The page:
Three Ships Whisky

Shaken or Stirred?

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I have to admit, to my embarrassment, that I know next to nothing about whisky. Or whiskey for that matter. A year of wandering the streets of Dublin’s fair city, an Irish surname and a 10 a.m. visit to the Jameson distillery on an empty stomach can’t even change that. What I do know, is who spells it how, and that I enjoy drinking it. Which “it” you might ask? Go easy on me, I told you I’m no expert. The truth is, there is something about drinking whisky that makes me feel a bit more grown-up, sophisticated if you will. I love hearing the clinking of a couple of ice cubes against my tumbler (alright, alright you whisky gurus out there, do not judge. I do know that even the ice vs. no ice matter is a debate of world diplomatic proportions). The good news is, I am not here to discuss the actual drink, but rather explore, what makes someone like me (and there’s a fair amount of “mes” out there) choose a particular whisky over any other on the shelf.

If it looks that good, it has to taste good, right?

I mentioned earlier the way drinking whisky makes me feel. This is not something to dismiss. Far from it. For example, what is your drink of choice, and how much of it being your “go-to” has to do with actual taste as opposed to self and social perceptions? Be honest for a second. You may have developed a taste for whatever “it” is. But at the very core, there is so much more at play, whether we like to admit it or not. 

A case in point is Gin. Everyone seems to be drinking it at the moment, with small distilleries mushrooming around the country (sorry craft beer, you had your time in the spotlight). I was at the Sanlam Handmade Contemporary Fair opening last night, and small Gin distilleries were out in force. The question was not whether we were going to have Gin, the question was which one we were going to try first, and how. I remember Gin being my grandmother’s fav. Well, granny’s feeling pretty hipster right now.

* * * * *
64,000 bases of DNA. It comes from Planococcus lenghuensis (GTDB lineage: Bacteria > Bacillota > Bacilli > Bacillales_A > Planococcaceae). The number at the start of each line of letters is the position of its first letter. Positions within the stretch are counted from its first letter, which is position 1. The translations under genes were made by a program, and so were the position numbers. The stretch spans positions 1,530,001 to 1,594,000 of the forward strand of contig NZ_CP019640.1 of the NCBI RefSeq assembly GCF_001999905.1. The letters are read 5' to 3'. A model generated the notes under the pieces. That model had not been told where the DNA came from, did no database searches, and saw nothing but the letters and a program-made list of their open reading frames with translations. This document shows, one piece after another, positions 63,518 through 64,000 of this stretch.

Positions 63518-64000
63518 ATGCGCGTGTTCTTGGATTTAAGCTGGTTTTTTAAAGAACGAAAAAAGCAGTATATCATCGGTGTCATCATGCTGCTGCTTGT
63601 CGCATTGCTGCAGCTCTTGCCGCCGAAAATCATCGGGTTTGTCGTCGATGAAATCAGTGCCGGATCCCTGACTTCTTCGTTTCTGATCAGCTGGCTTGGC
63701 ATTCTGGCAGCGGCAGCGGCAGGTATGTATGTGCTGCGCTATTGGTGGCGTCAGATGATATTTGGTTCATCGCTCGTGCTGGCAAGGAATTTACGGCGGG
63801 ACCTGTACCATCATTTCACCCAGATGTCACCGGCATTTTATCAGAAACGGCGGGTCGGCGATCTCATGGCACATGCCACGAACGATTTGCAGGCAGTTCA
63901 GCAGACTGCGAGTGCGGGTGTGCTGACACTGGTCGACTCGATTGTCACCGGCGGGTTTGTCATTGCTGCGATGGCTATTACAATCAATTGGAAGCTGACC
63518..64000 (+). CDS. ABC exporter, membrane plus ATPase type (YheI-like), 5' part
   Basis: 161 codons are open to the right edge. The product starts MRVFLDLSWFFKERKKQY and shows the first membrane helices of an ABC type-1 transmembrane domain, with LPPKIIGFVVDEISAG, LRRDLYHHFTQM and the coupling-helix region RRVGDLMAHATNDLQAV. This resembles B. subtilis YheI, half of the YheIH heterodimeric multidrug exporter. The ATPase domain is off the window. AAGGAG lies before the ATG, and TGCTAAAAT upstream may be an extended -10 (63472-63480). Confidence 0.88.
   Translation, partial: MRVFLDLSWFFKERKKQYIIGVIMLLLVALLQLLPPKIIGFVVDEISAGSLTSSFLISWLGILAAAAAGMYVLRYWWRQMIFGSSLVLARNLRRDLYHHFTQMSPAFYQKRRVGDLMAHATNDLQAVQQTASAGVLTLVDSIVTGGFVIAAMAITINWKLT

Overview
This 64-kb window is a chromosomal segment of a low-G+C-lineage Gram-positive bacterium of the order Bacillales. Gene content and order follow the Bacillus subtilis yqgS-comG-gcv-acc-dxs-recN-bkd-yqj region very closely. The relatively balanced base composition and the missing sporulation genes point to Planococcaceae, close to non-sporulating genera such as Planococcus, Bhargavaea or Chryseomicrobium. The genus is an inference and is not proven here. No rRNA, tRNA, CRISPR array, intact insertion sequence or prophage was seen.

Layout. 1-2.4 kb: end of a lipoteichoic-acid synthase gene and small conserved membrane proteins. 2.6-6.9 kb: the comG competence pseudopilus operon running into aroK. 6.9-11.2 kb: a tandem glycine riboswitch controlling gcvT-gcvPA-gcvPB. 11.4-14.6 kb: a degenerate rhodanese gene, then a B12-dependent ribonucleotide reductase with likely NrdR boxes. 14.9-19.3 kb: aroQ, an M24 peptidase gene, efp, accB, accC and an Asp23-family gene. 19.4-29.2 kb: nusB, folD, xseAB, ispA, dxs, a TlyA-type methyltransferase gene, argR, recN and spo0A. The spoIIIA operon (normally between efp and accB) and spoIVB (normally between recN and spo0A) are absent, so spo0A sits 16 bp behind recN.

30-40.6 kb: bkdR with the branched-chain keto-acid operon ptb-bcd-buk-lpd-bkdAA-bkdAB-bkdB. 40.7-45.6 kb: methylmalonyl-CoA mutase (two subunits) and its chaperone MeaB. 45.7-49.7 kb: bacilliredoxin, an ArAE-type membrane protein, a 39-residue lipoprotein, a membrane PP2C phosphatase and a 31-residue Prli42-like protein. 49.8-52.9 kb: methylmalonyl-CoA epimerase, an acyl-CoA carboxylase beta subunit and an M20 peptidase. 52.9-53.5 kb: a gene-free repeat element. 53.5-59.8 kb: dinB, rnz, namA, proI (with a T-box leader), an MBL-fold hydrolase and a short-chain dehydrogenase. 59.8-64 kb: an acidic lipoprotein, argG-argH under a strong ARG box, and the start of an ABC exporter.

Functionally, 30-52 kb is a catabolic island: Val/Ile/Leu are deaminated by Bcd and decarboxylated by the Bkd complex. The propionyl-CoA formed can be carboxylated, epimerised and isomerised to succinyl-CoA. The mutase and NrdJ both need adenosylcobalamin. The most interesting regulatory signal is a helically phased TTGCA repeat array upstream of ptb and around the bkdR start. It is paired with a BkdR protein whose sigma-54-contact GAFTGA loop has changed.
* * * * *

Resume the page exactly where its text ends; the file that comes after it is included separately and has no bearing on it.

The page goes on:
If we are being so frivolous about our drink of choice, following trends, who we drink with and how (jam jars anyone?) how much actual choice do we have in store? Does the packaging reflect our Pinterest life goals and impeccably curated style? Is it Instalicious? Does the packaging make me look like I know what I’m doing? There is no doubt in my mind we are all influenced (to a certain degree) by trends and what we want to be seen drinking. Here’s further proof; studies have shown that a large proportion of people will buy whisky purely based on the packaging. I have to put myself in that lot, too. The right packaging design will reassure the most unexperienced drinker. If it looks that good, it has to be good, right? 

Whisky, being a bit like liquor royalty, has actually inspired some of the most eccentric packaging out there, like the Ballantine’s whisky bottle encased in a block of chocolate. Uh, yeah, you read that right. You actually have to break the bottle out of its chocolate case (with a hammer and all) before you can enjoy it. That’s what I call bad-ass packaging. 

ballantine